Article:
Can Curcumin slow down blood clotting?
World Heart Day is observed on September 29 every year to increase awareness about heart diseases and related health issues. It also promotes preventive measures and lifestyle changes to avoid cardiovascular diseases.
Blood clotting is a necessary process. However, sometimes the blood clots too much, leading to health complications, which can even turn fatal. People suffering from certain medical conditions may also require blood-thinning drugs to reduce their risk of heart attack or stroke. Those with medical conditions like congenital heart defects may require blood-thinning medications to reduce their risk of heart attack or stroke. Curcumin, a compound found within turmeric, plays a pivotal role in slowing down blood clotting or thickening as the antioxidants in curcumin have been shown to attenuate adriamycin-induced cardiotoxicity and may prevent diabetic cardiovascular complications. The antithrombotic, anti-proliferative, and anti-inflammatory effects of curcumin and the effect of curcumin in decreasing the serum cholesterol level may protect against the pathological changes occurring with atherosclerosis.
How curcumin can prevent heart ailments
According to a research titled ‘Curcumin, the golden spice in treating cardiovascular diseases’ these are some of the ways curcumin can help in preventing cardiovascular diseases:
1. Aortic Aneurysm: It is a potentially dangerous condition that can cause death in the case of dissection or rupture. Key events involved in the development of aortic aneurysm are chronic inflammation, destructive connective tissue remodelling and a loss of smooth muscle in the aortic wall. Curcumin treatment(100mg/kg/day for 14 days) can reduce the increase in aortic diameter, improve the structural integrity of medical elastin and suppress pro-inflammatory molecules expression by blocking the activation nuclear factor kappa B(nf-kb-1) and active protein(AP-1), states research.
2. Atherosclerosis: It is a chronic and progressive problem of arteries that derives from inflammatory responses, oxidative stress and lipid deregulation and epigenetic disorders. According to research, the occurrence of hyperlipidemia induces the increase and disposition of oxidized low-density lipoproteins in the subendothelial area which in turn favours the development of atherosclerosis. It has been evidenced that curcumin possesses hypolipidemic effects, which together with its anti-inflammatory and antioxidant activity, can contribute to reducing the incidence of atherosclerosis.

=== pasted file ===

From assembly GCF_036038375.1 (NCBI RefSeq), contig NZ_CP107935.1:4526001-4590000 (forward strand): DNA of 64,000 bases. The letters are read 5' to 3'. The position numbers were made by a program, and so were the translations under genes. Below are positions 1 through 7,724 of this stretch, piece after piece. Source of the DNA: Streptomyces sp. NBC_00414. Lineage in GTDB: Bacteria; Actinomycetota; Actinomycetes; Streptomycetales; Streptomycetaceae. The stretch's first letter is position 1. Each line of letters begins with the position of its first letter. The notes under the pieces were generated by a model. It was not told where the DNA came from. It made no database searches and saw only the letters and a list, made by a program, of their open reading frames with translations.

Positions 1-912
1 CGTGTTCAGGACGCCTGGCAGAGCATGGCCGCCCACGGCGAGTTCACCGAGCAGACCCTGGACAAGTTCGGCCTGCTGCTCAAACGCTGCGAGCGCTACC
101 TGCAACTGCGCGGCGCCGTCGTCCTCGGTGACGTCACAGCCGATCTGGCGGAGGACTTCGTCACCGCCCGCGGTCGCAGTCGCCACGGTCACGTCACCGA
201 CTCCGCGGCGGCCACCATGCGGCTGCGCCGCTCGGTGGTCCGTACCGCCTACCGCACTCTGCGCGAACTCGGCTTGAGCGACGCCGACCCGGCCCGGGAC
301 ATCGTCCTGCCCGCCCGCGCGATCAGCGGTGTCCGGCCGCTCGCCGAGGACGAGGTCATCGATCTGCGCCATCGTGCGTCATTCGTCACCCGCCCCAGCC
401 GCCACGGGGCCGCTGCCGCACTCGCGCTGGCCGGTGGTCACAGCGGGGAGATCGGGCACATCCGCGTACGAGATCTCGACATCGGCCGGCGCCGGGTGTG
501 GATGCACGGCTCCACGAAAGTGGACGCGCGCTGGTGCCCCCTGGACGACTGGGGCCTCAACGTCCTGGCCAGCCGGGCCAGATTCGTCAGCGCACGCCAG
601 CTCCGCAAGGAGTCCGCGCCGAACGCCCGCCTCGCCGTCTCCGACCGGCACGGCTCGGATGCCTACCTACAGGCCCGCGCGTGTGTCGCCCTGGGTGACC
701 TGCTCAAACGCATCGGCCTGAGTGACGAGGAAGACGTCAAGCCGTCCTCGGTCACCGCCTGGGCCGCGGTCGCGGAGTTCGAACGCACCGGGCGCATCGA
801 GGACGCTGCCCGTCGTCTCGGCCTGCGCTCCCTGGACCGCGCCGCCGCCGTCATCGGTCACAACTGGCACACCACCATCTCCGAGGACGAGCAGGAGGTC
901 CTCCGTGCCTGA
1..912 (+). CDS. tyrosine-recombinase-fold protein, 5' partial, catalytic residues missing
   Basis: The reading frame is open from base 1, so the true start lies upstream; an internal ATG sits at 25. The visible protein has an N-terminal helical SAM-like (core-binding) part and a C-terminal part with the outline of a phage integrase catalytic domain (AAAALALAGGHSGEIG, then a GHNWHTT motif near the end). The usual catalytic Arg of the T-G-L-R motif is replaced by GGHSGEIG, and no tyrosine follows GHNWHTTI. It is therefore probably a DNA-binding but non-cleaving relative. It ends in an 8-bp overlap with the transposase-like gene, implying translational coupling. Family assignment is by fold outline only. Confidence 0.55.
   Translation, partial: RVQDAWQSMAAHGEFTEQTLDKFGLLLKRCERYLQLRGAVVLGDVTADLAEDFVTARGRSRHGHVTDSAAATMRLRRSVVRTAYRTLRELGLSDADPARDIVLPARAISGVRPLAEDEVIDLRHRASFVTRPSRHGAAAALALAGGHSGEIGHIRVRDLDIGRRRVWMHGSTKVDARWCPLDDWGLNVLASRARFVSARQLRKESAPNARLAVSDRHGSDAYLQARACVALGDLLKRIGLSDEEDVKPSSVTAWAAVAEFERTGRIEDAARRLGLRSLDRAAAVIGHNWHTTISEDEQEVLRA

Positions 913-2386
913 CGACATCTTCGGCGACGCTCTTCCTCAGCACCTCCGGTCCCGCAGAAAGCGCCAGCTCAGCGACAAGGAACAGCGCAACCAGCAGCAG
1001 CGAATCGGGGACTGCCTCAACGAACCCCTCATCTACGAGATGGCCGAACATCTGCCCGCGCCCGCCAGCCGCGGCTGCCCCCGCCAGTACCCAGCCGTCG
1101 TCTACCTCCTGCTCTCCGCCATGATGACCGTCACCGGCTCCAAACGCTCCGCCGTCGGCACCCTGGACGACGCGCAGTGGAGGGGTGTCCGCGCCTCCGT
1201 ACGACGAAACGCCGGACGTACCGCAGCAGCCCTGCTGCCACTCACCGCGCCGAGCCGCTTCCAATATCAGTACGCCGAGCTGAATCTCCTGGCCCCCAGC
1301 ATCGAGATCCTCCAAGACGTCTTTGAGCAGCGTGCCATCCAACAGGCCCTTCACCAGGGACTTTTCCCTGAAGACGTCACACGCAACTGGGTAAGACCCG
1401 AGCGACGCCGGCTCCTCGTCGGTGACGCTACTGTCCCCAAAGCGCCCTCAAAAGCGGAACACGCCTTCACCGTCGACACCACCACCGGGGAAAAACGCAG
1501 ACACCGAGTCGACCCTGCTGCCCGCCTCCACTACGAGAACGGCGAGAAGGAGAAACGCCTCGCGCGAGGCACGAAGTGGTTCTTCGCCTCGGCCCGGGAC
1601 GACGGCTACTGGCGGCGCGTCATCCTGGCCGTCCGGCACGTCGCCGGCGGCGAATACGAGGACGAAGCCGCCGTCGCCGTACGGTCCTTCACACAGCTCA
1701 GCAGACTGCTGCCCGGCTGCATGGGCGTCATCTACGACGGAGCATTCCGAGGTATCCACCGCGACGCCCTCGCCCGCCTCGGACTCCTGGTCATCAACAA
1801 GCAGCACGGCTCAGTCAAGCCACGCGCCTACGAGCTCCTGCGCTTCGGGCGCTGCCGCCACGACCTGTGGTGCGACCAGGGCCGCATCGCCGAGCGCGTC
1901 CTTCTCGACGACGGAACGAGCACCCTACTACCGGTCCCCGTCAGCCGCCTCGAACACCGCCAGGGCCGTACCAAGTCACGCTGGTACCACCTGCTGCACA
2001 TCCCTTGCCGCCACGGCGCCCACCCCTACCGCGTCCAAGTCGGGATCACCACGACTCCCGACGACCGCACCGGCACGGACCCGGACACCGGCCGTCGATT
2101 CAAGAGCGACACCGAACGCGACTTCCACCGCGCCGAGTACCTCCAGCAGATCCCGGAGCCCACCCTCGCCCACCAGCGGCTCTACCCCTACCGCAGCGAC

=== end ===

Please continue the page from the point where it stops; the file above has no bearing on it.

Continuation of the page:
3. Cardiovascular complication of Diabetes: Diabetic cardiomyopathy is characterized by cardiac structural and functional damage including myocyte hypertrophy, myocardial fibrosis and consequent heart failure, as per research. In STZ-induced diabetic rats, curcumin treatment (200 mg/kg/day, for 16 weeks) significantly reduced advanced glycation end products accumulation, inhibited myocardial dysfunction mainly by attenuating apoptosis and inflammation.
4. Myocardial infraction: It includes hypertension, dyslipidemia and diabetes mellitus. As an alternative and complementary medicine to enalapril, curcumin (50 mg/kg/day, for 6 weeks) offers synergistic action in increasing left ventricular fractional shortening and inhibiting perivascular fibrosis in MI rats, according to research. Moreover, curcumin could also inhibit cardiomyocyte apoptosis, fibroblast proliferation and collagen deposition.
5. Stroke: It results from the vascular and microvascular disease which causes the interruption of cerebral blood supply and consequently brain dysfunction, states research. Inflammation, apoptosis and oxidative stress are major concerns in stroke, as per another research. Interestingly curcumin is a well-established agent which is involved in anti-inflammation, anti-apoptosis and antioxidant.